I've also learnt that in really wet conditions, normal trainers are awful on muddy grass, I think those conditions more then any other would possibly prod me in the direction of getting a pair of trail trainers, as opposed to my normal road ones.

 

12/01/2014 at 10:05

could I ask for some advice for us very inexperienced or newbies, 

Best way to learn or improve your map skills?

i'm thinking get a map, get a compass (with a 1:25000 scale) and get your arse outside long walks good practise as well being on your feet for a long period of time

is there any definitive book that we should all be buying and reading?

or should we be saving our pennies for a days course with anyone? 

Also I guess if running at night need to practise at night? 

Sorry lots of questions

Edited: 12/01/2014 at 10:07
12/01/2014 at 20:53

It is not actually difficult to learn to read a map.  Just buy a map and compass, and go out and play around with them.  You live in Leicestershire, so I can give you a tutorial if you need it. 

Many elite ultra runners use long walks of eight hours or so as part of their training. 

There are many books that an ultra runner should own, but I don’t think that there is one that stands out as being exceptionally useful.  One day I might get a bunch of contributors together, and write such a book. 

Practice running in the dark can be invaluable.  At this time of year, it doesn’t even have to be particularly late.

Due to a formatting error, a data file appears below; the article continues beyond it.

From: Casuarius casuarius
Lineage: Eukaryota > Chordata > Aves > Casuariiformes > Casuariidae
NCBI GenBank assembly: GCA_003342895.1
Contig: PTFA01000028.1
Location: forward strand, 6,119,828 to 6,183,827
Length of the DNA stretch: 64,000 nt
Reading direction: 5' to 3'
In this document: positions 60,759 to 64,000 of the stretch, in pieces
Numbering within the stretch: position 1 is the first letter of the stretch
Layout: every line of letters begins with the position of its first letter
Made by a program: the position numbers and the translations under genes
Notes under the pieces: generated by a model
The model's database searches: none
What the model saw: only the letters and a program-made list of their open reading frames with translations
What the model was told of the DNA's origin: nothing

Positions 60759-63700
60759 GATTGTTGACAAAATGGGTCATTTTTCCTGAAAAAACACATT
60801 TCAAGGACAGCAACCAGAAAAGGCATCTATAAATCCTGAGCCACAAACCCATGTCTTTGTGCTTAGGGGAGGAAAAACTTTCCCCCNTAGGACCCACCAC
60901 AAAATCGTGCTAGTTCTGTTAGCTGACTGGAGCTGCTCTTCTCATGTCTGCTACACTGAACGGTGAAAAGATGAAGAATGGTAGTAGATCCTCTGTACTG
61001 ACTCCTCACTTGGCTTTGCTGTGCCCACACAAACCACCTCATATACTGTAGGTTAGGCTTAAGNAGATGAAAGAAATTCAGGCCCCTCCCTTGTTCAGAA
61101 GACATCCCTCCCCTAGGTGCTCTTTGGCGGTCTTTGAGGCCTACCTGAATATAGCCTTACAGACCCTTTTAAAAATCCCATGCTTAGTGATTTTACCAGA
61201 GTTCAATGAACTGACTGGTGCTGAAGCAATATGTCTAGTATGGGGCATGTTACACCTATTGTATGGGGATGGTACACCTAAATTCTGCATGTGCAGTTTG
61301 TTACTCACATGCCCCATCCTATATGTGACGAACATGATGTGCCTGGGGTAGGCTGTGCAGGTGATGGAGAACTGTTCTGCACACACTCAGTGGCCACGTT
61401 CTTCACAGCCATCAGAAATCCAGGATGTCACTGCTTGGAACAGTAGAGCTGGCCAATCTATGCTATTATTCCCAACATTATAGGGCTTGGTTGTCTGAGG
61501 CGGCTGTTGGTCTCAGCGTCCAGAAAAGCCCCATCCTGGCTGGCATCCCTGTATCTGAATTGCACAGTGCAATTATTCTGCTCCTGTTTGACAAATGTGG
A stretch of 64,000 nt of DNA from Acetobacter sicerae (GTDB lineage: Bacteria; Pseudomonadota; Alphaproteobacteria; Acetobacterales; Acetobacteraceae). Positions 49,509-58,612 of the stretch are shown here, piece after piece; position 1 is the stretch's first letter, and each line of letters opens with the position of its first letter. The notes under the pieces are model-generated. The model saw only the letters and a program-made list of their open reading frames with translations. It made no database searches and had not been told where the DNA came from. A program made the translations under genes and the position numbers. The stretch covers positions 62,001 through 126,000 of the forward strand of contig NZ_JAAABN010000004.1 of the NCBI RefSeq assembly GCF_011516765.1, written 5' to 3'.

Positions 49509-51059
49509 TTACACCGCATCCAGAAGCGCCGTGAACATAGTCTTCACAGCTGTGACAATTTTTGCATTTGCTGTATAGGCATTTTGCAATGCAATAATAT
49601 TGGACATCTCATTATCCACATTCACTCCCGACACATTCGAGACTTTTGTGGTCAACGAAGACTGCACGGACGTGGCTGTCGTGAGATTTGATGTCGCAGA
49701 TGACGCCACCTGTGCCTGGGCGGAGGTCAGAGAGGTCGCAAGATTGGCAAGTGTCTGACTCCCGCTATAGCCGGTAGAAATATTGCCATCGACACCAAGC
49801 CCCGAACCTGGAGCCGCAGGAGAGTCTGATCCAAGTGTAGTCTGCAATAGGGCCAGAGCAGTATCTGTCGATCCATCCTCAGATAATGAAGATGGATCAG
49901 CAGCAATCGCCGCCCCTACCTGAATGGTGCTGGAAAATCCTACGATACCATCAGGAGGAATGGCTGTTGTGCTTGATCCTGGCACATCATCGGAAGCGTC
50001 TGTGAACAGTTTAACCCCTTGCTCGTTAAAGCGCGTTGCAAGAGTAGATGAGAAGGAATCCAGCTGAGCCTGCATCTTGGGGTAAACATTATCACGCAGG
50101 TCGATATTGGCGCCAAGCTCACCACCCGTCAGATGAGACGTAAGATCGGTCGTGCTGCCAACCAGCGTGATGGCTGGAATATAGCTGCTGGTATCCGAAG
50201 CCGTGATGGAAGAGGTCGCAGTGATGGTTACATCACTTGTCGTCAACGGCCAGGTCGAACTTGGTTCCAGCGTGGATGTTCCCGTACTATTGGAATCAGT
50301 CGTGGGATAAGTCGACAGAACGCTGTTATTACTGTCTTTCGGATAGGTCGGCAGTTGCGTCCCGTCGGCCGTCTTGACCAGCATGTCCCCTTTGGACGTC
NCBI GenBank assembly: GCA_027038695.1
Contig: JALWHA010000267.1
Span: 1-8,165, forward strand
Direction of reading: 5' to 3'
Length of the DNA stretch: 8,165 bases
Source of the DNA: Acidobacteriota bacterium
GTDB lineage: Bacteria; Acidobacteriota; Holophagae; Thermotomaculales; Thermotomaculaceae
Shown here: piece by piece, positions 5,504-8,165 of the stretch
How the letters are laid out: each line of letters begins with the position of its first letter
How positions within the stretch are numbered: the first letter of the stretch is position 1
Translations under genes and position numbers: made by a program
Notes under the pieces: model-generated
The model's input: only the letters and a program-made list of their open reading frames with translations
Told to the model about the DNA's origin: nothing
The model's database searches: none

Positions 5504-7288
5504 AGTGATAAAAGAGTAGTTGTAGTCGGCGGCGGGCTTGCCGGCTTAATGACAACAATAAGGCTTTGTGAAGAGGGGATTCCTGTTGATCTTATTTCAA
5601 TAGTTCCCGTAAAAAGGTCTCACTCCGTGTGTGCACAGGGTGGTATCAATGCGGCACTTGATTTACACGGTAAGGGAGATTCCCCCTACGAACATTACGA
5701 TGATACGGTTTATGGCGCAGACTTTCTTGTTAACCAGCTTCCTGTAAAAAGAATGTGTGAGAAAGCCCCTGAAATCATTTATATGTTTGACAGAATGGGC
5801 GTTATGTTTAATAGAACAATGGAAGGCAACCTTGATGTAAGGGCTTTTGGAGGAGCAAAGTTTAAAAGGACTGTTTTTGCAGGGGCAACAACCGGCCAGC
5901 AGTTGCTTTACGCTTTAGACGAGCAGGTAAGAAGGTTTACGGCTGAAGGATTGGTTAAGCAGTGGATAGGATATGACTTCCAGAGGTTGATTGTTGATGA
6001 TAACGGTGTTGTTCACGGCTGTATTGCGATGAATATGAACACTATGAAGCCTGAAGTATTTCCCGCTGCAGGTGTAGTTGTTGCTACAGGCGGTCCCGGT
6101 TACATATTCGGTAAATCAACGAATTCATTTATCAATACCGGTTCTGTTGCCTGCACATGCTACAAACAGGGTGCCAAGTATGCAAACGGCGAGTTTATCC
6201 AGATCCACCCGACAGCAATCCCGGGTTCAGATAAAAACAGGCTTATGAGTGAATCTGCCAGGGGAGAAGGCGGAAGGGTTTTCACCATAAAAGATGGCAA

12/01/2014 at 22:13

booktrunk: orienteering is a good way to practice using a map and compass and actually reading the features on the map. I also went on a one-day course after one of the Lakeland 50 recces and found that useful as well.

As for running at night, yes, useful to practice. For navigating, I'd practice in the daytime first!

13/01/2014 at 14:00

Hey all - another wannabe ultra runner here. Doing VLM in April and was hoping to maybe use that training to go a little further and maybe enter an Ultra in May / early June. Lets just say personal circumstances mean that if I don't do it by then, I'll probably never end up doing an Ultra so I'm determined to do it. Was hoping for something around the 50k mark (up to 35 miles max) and ideally not too hilly. I've had a look around myself and the ones I've found (within a 3 hour drive from Cardiff) are "The Pony Express Ultra" in Hampshire (30 miles if doing 1 day), "The Dukeries Ultra" in Nottingham (30 miles).

Ideally, it'd need to be paths rather than completely off road as most of my training with be done on the road / cycle paths. I appriciate I'm asking a lot and almost "where can I find an easy Ultra" which clearly doesn't exist. Any other suggestions would be greatly appriciated.

13/01/2014 at 14:03
Google Ox ultra marathon. I think it's a new one in Wiltshire.
22/01/2014 at 11:12

yes theres the ox ultra but that's very hilly ,  at end of May . other option is Northants 35 , start of june, mainly off road but bits on tarmac too going through villages,nice route, more rolling than steep hills, generous cut off. id say that even if most of your training is done on road then Northants is still doable. I really had run off road much at all before I did it and if I can bimble round it then anyone can !!

,millsy1977 , ox ultra looks quite tempting.

Edited: 22/01/2014 at 11:12